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If I understand the question which the hon. Gentleman is putting, this is provided for by paragraph 18(ii) of the White Paper. But we are not discussing specific issues on this Clause but the much wider issue of productivity.
We all acknowledge that some so-called productivity agreements have been bogus. We acknowledge also that there should not be simply two parties to a productivity agreement, that it is not simply a matter of management and unions carving up the extra increment which is obtained in one way or another from the abandonment of practices which were obstacles to growth. The public interest must be considered. In the past, this has not always been acknowledged, and it has been assumed that the extra increment resulting from such an agreement should be divided between two parties and not between three.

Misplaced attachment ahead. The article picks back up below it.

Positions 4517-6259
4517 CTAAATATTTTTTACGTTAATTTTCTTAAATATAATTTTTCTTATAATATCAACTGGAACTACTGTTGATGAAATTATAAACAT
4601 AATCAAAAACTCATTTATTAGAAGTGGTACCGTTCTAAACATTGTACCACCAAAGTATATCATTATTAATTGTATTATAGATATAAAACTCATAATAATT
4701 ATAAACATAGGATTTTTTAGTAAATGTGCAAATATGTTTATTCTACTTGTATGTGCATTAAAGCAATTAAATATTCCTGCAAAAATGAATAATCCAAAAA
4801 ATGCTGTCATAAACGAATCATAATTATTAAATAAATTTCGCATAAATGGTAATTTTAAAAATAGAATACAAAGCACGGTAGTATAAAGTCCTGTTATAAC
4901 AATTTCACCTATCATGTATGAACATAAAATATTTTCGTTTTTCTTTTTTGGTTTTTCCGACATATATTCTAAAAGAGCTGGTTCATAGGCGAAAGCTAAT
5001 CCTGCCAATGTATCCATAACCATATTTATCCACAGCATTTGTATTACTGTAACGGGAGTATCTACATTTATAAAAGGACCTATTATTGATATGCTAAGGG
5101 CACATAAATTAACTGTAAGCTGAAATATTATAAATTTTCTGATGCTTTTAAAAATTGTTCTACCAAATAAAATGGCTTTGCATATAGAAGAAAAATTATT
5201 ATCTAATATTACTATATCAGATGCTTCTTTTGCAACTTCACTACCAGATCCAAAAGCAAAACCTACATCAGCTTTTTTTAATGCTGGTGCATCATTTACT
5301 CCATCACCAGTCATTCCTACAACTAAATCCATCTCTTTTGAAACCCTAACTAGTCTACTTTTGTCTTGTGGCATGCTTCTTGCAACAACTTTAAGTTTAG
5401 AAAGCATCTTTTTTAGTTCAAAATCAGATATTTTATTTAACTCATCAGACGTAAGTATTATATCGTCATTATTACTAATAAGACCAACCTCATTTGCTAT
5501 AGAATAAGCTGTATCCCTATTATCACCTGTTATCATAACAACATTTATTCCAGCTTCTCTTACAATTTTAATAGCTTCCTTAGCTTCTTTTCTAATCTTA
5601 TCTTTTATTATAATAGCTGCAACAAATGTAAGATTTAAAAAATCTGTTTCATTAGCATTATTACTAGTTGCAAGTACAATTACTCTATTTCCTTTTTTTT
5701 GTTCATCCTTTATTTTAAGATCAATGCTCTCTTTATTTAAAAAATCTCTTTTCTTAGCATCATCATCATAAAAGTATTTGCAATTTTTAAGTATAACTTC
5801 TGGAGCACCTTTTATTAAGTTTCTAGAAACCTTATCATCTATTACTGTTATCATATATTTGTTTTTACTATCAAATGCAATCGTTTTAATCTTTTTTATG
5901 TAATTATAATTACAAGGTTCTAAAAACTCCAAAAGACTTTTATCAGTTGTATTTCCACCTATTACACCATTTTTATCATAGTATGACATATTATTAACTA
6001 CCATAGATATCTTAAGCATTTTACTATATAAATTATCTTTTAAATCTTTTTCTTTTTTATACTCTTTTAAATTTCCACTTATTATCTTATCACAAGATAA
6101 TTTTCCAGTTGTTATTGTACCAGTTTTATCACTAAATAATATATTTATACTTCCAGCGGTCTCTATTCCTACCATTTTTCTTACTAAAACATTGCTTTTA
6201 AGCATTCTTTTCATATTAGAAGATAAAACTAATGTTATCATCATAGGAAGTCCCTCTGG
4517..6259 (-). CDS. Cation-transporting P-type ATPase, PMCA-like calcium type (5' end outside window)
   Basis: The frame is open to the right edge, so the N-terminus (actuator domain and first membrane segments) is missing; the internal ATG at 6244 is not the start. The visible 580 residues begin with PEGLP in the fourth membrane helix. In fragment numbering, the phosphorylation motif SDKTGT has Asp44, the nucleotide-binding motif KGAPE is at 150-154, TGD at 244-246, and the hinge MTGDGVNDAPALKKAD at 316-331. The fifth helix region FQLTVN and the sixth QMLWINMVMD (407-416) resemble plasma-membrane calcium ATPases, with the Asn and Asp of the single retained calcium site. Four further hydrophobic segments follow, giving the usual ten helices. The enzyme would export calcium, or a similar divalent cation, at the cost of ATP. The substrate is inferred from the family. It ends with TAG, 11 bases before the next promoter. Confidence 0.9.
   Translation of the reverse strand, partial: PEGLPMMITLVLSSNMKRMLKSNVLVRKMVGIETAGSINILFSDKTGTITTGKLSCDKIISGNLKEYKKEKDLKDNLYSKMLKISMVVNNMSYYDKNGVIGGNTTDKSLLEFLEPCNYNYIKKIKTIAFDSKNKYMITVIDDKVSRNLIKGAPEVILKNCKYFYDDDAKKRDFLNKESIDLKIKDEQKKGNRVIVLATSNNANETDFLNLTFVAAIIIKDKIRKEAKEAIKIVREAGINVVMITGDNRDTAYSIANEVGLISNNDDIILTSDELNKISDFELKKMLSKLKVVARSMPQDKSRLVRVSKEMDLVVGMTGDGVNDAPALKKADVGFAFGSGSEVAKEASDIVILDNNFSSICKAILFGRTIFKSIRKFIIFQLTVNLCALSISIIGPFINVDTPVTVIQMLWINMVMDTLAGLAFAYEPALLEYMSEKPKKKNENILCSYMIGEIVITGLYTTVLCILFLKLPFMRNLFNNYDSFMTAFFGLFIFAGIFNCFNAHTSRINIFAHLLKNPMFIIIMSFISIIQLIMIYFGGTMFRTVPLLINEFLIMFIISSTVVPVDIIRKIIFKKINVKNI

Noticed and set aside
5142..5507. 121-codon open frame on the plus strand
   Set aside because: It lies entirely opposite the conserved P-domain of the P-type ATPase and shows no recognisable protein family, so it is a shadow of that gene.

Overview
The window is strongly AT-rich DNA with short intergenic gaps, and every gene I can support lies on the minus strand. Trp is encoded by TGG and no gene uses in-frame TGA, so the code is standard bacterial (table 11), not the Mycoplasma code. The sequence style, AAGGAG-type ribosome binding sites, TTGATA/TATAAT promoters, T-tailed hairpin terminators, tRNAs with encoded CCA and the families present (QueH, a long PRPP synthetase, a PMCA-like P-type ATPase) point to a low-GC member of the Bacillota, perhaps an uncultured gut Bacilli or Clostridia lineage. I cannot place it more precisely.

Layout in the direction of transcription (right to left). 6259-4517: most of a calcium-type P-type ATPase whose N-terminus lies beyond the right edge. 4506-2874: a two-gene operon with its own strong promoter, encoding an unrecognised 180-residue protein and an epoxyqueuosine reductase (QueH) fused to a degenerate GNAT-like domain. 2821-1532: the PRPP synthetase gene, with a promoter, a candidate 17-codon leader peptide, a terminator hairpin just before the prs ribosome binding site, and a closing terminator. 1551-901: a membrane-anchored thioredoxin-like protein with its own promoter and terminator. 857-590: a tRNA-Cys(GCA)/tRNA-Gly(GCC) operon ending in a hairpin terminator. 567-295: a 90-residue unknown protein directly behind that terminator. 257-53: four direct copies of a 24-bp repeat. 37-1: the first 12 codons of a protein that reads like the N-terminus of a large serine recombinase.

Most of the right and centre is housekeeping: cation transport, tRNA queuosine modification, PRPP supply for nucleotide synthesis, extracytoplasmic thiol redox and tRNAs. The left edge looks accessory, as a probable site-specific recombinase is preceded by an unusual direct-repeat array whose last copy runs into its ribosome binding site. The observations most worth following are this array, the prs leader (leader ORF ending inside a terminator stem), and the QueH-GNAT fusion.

I now come to the immediately relevant question of whether, in framing the policy and particularly in introducing the Bill, we should have made special provision for existing productivity agreements, which I understand is the point made by the hon. Member for Barry, or for productivity agreements which may be reached in the next six months or which would otherwise be caught by the standstill starting on the 20th July.
This was a very difficult issue and we spent a lot of time considering how rigid the policy should be. As is so often the case, it was a question of balance of advantages. If we tried to make some exceptions, would not this result in a breach of the dam? Would not many people argue that their agreements were eligible for consideration, whether or not we felt that they were genuine productivity agreements?
In the end we decided—I am sure quite rightly—that we had to maintain the standstill in every respect, except with regard to the very special exceptions which are spelt out in paragraph 18 of the White Paper, and particularly in paragraph 18(ii) which deals with specific cases where increases in pay result directly from increased output. We drew this very narrowly indeed, because we felt that if we did not do so agreements would slip through which would in the long run breach the policy.